Well, that didn't take long.
After only three movies, the Lego franchise is already a shadow of its original self, less irreverent and go-for-broke bricky. The watering down of an ingenious formula comes with The Lego Ninjago Movie, the sort we expected all along from plastic construction toys.
Everything was awesome in 2014's The Lego Movie, a high-wire risk paying off with a new look in computer animation based on Lego's interlocking design. The Lego Ninjago Movie hasn't abandoned that uniqueness but certainly reins it in.
Fewer backgrounds utilize the malleable brick effect, opting for typical CGI trappings. The original even turned oceans into rolling squares; here the water is a computer-drawn yawn. The first movie brought an element of surprise. Now the surprise is that there are none.
Lego Ninjago is a toy and animation branch based on Asian action genres and those inspired by them, from medieval martial arts to Pacific Rim's Jaeger bots. The island of Ninjago is protected by six color-coded teenage power rangers — excuse me, ninjas — from evil warlord Garmadon (voice of Justin Theroux), who's like Darth Trump, literally firing generals from his volcano lair.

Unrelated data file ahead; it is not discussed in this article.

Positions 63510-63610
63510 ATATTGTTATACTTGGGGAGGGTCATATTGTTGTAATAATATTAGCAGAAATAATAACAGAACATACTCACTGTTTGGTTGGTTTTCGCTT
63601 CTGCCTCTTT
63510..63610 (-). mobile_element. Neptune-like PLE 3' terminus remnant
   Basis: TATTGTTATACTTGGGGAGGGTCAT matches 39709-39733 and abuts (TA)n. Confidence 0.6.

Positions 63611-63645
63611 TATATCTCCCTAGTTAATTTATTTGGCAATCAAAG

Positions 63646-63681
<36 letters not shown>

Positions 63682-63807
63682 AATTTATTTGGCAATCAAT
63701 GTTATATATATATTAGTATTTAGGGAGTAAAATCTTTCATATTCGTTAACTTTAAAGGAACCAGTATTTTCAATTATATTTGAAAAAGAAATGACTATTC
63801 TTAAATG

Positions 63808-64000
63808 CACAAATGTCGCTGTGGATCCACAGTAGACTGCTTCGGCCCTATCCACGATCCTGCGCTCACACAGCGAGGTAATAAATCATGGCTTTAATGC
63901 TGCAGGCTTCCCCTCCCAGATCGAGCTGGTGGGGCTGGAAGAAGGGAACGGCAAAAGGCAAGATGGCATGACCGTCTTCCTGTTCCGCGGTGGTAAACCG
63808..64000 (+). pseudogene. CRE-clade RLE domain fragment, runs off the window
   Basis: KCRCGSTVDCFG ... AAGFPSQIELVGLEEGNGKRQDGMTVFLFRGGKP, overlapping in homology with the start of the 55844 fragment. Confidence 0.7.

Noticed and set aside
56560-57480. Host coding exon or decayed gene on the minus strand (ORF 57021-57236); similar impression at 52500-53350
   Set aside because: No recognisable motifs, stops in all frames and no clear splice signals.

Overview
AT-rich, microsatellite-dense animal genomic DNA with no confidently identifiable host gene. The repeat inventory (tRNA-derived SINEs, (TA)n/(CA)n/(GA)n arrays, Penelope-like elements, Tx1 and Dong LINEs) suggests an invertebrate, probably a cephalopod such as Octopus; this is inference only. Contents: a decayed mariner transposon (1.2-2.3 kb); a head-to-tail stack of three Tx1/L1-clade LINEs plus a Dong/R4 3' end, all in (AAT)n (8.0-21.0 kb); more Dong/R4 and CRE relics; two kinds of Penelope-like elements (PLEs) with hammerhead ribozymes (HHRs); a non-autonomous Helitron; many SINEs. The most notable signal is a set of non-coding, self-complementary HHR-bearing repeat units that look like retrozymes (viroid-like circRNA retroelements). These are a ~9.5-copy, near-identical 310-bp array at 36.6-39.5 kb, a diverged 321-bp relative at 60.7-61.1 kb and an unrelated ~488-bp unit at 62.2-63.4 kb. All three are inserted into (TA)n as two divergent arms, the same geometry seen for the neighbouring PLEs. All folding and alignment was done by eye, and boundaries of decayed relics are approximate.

Ninjas keep their identities secret. The green one is Lloyd (Dave Franco), whom everyone at school knows is Garmadon's son, making him amusingly unpopular. His protective mother Koko (Olivia Munn) and Garmadon have a simple-except-it's-toys history, with revelations slowing down the third act.
Garmadon's latest attack on Ninjago sends Lloyd to Master Wu (Jackie Chan), who speaks of an Ultimate Weapon that could defeat the warlord but is too dangerous to use. Turns out it's a laser pointer that summons Meowsra, the funniest sight gag in the entire movie. Meowsra is a live action cat demolishing the sets while chasing the little red dot. Godzilla help me, it's overused but funny every time.
Lloyd's strained relationship with Garmadon is the screenplay's most consistently developed element, with Franco and Theroux doing funny work. Stretching the Skywalker dynamic to its silliest extreme, there's a wistful edge to what is essentially mocking child abandonment. It's funny in a grownup way that likely sailed over most kids' heads at a recent screening.
Children seemed content with various uses of the word "butt" and action sequences that could pass for Transformers outtakes. That's what happens to the Lego look when the action demands pulling back the camera for scope.
There's an irregular rhythm to The Lego Ninjago Movie, possibly due to six screenwriters and three directors stirring the pot. Amusing ideas can spring from committee but are seldom executed well by one. The Lego Movie was crafted as if there would never be another. Whatever the franchise targets next, my best advice is going back to square one.
Contact Steve Persall at [email protected] or (727) 893-8365. Follow @StevePersall.